Summary: As we near the end of the year, let us take inventory. We have to give an account of ourselves, our time, our money and our talents. Now is the time to find the soundness of our standing before God. Let us check up before we are called to check out.
AFTER CHRISTMAS COMES INVENTORY
Scripture: Romans 14
Text: Romans 1:12 “So then everyone of us shall give account of himself to God
Christmas has come and gone. The curtain is about to fall on . It has been great year for some of us, a year filled with new experiences and surprises. In business circles, the end of the year is the time for inventory to see whether there has been profit or loss. The end of the year is also a time for inventory of SPIRITUAL matters. Inventories reveal strength or weakness. Inventories reveal one’s present fitness for meeting the demands of the future. In spiritual matters, how do we stand with ourselves? How do we stand with others? How do we stand with God?
I. Now is the time for an inward look
On the inside of the door of a hotel room, one may see the sign, “STOP - have you forgotten anything?” The sign is saying “Check up before you check out”. Paul tells us in Romans 14:12, “So then everyone of us shall give account of himself to God”. Now is the time to check up before God calls us to check out. We are facing a new year. Since this time last year, we have used 36 days or 8,664 hours or 519,840 minutes. That is a lot of time. Ignatius, hearing a clock strike, said, “Now I have one more hour to answer for”. In we will have had over 8,664 hours to account for. What have we done with all that time? In Colossoans 4:5, Paul tells us to redeem or buy up the time for Christian service. How much of that time did God get?
Have you found it too busy to pray each morning that God will keep you from evil and use your talents in behalf of others? Did you have time to thank God in the evening for his answers to your prayers of the morning? Did you fellowship with the Lord through prayer and Bible study each day? Did you take time to be pleasant, polite, courteous and patient at home and away? Did you have time to smile? Was there time to say THANK YOU? Were you thoughtful about the need for others? Did you take time to play the part of a friend? Did you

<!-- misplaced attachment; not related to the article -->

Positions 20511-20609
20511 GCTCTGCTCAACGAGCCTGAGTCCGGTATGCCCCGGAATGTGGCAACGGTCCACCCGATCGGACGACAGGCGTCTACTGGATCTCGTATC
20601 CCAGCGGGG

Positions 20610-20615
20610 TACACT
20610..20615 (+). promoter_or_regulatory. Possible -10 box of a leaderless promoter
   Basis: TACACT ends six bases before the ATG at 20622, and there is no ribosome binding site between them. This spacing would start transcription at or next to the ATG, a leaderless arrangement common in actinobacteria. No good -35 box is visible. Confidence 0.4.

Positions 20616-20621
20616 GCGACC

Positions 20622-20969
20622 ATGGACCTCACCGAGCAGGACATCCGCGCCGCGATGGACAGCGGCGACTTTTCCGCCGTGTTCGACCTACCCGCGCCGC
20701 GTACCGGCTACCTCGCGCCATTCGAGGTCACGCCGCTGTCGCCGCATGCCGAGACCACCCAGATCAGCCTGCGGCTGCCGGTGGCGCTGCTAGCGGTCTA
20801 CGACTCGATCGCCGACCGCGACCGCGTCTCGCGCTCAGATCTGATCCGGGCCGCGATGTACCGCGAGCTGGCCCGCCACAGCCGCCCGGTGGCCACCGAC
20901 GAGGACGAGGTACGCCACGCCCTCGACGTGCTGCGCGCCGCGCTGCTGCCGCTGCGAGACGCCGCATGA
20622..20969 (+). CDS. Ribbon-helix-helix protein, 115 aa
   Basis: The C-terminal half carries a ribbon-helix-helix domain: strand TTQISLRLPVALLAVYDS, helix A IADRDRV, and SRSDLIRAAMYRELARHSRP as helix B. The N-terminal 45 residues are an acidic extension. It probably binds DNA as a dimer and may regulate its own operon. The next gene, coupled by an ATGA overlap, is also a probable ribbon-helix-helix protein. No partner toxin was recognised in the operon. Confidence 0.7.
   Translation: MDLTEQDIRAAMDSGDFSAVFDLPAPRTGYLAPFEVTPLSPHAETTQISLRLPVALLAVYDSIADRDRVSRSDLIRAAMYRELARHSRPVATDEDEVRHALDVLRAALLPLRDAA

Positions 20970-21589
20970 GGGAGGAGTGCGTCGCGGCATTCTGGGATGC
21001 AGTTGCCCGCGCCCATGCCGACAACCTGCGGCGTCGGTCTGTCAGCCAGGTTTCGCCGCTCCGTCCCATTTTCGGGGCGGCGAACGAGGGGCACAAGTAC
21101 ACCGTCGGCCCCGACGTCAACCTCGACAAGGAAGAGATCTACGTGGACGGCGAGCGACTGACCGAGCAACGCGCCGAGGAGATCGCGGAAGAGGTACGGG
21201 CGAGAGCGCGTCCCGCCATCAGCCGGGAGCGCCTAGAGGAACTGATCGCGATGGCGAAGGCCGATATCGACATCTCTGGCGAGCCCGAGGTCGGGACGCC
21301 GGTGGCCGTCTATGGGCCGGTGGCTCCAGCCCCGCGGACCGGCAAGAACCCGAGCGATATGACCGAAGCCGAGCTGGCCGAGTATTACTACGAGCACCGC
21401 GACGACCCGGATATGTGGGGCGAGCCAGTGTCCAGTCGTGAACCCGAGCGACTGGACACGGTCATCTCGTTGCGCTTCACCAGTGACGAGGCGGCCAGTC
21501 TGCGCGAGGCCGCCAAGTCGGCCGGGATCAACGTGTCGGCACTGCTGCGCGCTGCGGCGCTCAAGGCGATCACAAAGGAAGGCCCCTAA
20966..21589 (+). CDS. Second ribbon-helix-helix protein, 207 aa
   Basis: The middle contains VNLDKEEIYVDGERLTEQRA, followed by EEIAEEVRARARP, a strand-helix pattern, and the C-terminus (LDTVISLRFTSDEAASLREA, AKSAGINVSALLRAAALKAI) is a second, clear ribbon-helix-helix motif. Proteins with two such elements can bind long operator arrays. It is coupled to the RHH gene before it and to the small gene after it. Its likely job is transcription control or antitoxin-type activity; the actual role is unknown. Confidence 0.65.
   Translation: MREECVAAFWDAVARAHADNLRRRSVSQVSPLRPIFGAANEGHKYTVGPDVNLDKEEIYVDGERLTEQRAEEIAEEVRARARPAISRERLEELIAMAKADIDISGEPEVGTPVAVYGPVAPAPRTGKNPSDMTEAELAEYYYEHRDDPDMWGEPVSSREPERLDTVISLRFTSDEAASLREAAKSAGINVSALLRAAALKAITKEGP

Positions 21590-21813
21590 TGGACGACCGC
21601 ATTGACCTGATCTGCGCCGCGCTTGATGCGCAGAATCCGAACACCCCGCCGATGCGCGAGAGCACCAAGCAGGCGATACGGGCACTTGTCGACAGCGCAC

take time to live like a Christian? Did you take time to point someone to Christ? We much all give account for the way we used our time.
B. What Did we do with our income during ?
Of the 38 parables that Jesus spoke, 12 concerned money. He probed the consciences of people as to how they got their money, how they spent their money, how they used their money and what their money did to them and for them. According to Paul in Timothy 6:10, “The love of money is the root of all evil.” The love of money sent the prodigal son to the far county to waste his possessions in riotous living. The love of money kept the young ruler from following Christ. We must give account of our money. What was the level of our giving n ? Did we get above the tip level, or did we reach it? How about the entertainment level? Some people only give when they go. Do you limit your giving to those times when you are emotionally stirred? Do you make pledges and forget to pay them? Are you a thither? A wealthy old man habitually gave a penny a Sunday to the church. It was the custom for the elders to receive the offering as the people entered the church. One Sunday, the man of wealth put in a gold coin by mistake. Discovering his mistake, he hurried back to the elders and wanted to exchange a copper coin for it. The elders said, “You may put in what you like but you can’t take anything out”. After quite a heated debate, the rich miser gave up and said, “Oh, well, I suppose I’ll get credit for it in heaven”. But the elder replied, “You’ll only get